The Swingers

Phil Judds short-lived pub band turned superstar outfit. With Counting The Beat they became an overnight sensation, a stripped down successor to the punk bands that came before them (The Scavengers and Suburban Reptiles), The Swingers were Judd and ex-punks Bones Hillman and Busters Stiggs – a rough around the edges rock outfit with the most familiar guitar intro in New Zealand music (its now the soundtrack to a million K-Mart ads..) and a killer riff. They eventually went through rough times, with Ian Gilroy and Andrew Mclennan eventually drafted into the line-up. Their popularity soon waned, with Judd’s interest going into other projects.

Discography (picks in bold)

  • ‘One Good Reason’/’All Over Town’ 7″ Single [1980 Ripper Rpi002]
  • Practical Jokers [1981 Ripper Rpr004]
  • ‘Counting The Beat’/’One Good Reason’ 7″ Single [1981 Ripper Rpi012]
  • ‘It Ain’T What You Dance It’S The Way That You Dance It’/’Flak’ 7″ Single [1981 Ripper Rpi015]
  • ‘One Track Mind’/’Distortion’ 7″ Single [1981 Ripper Rpi019]
  • ‘Punch And Judy’/’In The Middle Of Nowhere’ 7″ Single [1982 Ripper Rpi022]
  • Starstruck [Soundtrack 1982 Mushroom]

See-Also

Bored Games

Biography

Before Dimmer, before Straitjacket Fits, before even the Doublehappys, Shayne Carter was in a Flying Nun-type punk band called Bored Games, who opened for the likes of the Clean and Toy Love before the lads had even left high school.

The conduit was the Pistols doing ‘Pretty Vacant’ on TV some time in 1978. A blast of white light – so exotic, primitive and powerful – it blew me away. Lesley Paris (later to become a member of Look Blue Go Purple, and at one time even head up Flying Nun) informed me that her neighbor, Robin Siatanga, had a tape of the entire ‘Nevermind The Bollock’ album and we’d pass it among ourselves like this chalice of purse gold. I can still remember the cassette – White with thin gold stripes. At home i’d listen to it on headphones, cranked up beyond distortion, the music like an avalanche in my ears. That’s when I began writing songs. – Shayne Carter

At the age of 15, Carter (the ever-vocal front-man) formed Bored Games with Kaikorai High School buddies Wayne Elsey (bass) and Jeff Harford (drums) drafted in Logan Park High Schoolers Fraser Batts (guitar – brother of Jeff, making his name in The Same) and Jonathan Moore (guitar).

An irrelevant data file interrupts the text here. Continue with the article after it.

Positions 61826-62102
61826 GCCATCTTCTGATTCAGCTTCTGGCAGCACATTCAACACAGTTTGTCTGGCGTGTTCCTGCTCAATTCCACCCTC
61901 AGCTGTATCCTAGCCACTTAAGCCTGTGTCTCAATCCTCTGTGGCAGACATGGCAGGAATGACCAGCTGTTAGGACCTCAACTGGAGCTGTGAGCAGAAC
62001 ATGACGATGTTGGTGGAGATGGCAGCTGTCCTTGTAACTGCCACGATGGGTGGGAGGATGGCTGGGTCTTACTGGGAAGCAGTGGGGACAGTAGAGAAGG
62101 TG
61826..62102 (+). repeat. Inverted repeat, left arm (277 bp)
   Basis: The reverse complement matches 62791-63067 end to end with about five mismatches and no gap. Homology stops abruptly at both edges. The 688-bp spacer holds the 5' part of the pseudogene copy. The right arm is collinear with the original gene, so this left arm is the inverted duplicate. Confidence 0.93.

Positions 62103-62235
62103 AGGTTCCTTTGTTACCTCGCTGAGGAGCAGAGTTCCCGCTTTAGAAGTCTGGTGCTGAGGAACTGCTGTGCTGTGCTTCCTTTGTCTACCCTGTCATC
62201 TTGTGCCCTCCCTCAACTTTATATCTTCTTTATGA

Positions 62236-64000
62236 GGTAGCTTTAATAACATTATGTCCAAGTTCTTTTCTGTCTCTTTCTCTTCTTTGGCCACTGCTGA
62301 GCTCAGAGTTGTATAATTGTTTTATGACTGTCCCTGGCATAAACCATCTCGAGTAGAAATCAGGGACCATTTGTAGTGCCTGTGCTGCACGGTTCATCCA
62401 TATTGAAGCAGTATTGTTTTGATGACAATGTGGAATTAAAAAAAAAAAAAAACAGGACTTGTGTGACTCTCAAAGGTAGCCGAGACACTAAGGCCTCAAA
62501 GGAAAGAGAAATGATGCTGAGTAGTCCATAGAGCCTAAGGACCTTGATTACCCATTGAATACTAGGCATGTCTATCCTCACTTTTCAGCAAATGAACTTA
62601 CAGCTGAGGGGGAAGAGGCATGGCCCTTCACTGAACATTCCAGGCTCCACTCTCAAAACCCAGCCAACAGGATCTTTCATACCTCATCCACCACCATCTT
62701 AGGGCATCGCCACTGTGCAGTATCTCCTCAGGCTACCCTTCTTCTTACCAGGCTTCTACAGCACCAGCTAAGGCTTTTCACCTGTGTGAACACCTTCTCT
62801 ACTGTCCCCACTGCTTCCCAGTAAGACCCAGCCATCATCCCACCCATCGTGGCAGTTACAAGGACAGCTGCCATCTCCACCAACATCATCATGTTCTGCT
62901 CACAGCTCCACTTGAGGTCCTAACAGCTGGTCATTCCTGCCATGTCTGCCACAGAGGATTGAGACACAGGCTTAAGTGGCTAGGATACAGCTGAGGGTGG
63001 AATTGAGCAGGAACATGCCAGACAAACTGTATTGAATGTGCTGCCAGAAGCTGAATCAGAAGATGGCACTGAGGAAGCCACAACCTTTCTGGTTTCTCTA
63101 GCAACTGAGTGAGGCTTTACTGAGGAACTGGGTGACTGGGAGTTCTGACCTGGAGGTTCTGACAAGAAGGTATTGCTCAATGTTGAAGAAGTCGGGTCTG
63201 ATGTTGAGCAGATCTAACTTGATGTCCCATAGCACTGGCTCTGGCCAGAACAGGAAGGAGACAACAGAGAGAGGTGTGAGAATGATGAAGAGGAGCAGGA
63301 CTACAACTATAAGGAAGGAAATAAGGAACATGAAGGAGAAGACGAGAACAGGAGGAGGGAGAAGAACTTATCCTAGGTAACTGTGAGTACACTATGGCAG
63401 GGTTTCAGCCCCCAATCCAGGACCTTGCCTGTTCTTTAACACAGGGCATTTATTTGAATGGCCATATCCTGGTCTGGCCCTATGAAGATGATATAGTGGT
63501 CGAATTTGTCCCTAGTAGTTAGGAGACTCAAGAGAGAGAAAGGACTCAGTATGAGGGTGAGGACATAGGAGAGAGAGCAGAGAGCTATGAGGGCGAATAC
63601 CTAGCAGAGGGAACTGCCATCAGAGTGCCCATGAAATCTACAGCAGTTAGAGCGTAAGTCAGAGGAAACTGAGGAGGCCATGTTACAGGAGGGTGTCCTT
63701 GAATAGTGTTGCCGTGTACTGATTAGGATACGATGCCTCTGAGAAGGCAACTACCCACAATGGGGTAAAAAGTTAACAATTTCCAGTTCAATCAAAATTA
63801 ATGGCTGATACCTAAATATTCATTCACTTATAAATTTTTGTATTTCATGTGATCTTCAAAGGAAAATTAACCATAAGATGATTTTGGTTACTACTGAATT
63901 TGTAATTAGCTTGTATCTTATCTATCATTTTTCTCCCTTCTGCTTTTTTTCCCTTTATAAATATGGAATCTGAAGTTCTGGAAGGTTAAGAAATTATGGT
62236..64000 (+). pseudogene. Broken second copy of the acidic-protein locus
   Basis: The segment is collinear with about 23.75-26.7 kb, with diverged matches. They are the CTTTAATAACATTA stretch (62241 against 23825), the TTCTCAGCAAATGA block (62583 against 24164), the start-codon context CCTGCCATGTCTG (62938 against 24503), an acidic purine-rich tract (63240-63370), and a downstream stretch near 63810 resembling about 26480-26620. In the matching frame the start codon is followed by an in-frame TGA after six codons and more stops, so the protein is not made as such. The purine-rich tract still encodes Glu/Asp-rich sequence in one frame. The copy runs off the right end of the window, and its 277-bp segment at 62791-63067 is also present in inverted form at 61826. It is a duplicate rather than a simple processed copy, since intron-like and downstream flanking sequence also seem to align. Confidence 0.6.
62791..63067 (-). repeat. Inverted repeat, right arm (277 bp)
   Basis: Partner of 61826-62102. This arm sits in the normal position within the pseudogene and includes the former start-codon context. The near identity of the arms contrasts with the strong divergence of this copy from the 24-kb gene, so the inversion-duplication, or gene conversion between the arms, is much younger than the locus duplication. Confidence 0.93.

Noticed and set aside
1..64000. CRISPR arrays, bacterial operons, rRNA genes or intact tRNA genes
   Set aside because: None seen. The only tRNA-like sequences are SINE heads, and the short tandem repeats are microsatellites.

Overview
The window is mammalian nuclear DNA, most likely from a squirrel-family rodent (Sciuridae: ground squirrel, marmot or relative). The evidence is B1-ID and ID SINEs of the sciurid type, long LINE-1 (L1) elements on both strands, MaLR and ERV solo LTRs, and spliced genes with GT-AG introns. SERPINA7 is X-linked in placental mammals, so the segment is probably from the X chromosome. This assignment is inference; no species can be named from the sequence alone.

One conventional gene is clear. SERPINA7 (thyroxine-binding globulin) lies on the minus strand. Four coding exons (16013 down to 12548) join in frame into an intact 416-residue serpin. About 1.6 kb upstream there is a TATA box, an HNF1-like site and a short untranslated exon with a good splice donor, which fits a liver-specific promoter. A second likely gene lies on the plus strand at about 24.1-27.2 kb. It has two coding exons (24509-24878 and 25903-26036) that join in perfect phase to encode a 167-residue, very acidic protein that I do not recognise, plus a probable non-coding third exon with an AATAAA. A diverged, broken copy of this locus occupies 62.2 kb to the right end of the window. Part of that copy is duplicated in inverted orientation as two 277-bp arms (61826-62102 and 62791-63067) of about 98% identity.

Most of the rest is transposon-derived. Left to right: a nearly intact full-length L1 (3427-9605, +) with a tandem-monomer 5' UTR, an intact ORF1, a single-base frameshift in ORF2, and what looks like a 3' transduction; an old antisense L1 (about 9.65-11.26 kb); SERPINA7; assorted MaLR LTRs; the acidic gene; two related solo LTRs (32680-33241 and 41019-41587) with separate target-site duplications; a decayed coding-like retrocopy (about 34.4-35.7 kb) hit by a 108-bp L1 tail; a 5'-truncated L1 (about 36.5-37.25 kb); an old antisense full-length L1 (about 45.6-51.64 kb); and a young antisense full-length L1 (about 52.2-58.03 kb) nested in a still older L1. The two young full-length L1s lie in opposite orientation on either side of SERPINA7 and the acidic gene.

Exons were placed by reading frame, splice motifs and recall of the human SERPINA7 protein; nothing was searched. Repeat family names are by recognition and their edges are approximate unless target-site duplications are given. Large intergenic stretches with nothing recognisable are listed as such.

That was the beginning really. Two tribes from opposite sides of the city interlocked, bringing together the 20 or so kids who made up the town’s original young punk scene. By this point The Enemy had left for Auckland – along with the original Clean – and assumed a shape of mythic proportions. – Shayne Carter

Bored Games started forming songs and ideas, Lesley helping out as their primary supporter, and the band indulging in such influences as “The Buzzcocks, The Saints, The Stooges, The Ramones, The Damned and The Pistols. AK79 came out and we loved The Scavengers tracks and would later cover Proud Scum’s ‘I Am A Rabbit’…”, and listened intently to bootleg’s of The Enemy, provided by (‘Records Records’ owner) Roi Colbert.

Going from making their debut at Kaikorai High School talent quest to supporting heroes Toy Love (and even upstaging them by playing ‘Pull Down The Shades’ in the more primal, slow 10 version The Enemy used to play), things quickly fell into place – the band playing community halls to armies of Dunedin youngsters, though violence somewhat curtailed this option and being too young for pubs the started to run out of options. A possible support slot with Lip Service fell through:

…Mr. Batts said no. We didn’t bother telling Lip Service we weren’t turning up because they were from Auckland and besides they looked old. We thought they were probably fakes. The Knobz came and played a lunchtime concert at school. The covered The Members’ ‘Solidarity Confinement’ and dedicated it to Bored Games but we were unmoved. We thought The Knobz were fakes as well. Afterwards my next door neighbor would plaster “Knobz wank dogz” posters all over the city. -Shayne Carter

By 1980 the band had started thinking about recording, with a back catalog of some 20 originals to work with. Mike Chunn overlooked the group, taking on the young Dance Exponents instead. Wayne Elsey grew tired, leaving to form The Stones and was replaced by Terry Moore, and the band won the 1980 KVHS talent quest on second attempt. In 1981 the band slid away, half the members resurfacing in Martin Phillips re-christened sequel to The Same – The Chills.

The group would (with the birth of Flying Nun, later in 1981) record the ‘Who Killed Colonel Mustard’ EP (which included the brilliant ‘Joe 90’ – unmistakably the bands signature song) posthumously a year after their break-up, and Carter would go on to re-unite with his school chums in The Doublehappys. The EP is now tragically hard to find, but the boys material is easily obtained on the ‘..But I Can Write Songs OK’ compilation on Yellow-Eye records.

[Quotes from Shayne Carter taken with permission from ‘Mysterex: Kiwi Punk And Beyond #3”]

Members

  • Shayne Carter (vocals, 1978 – 1981)
  • Wayne Elsey (bass, 1978 – 1980)
  • Jeff Harford (drums, 1978 – 1981)
  • Fraser Batts (guitar, 1978 – 1981)
  • Jonathan Moore (guitar, 1978 – 1981)
  • Terry Moore (bass, 1980 – 1981)

Discography

  • Who Killed Colonel Mustard EP [1982 Flying Nun LUDO001]

Links

Places of Interest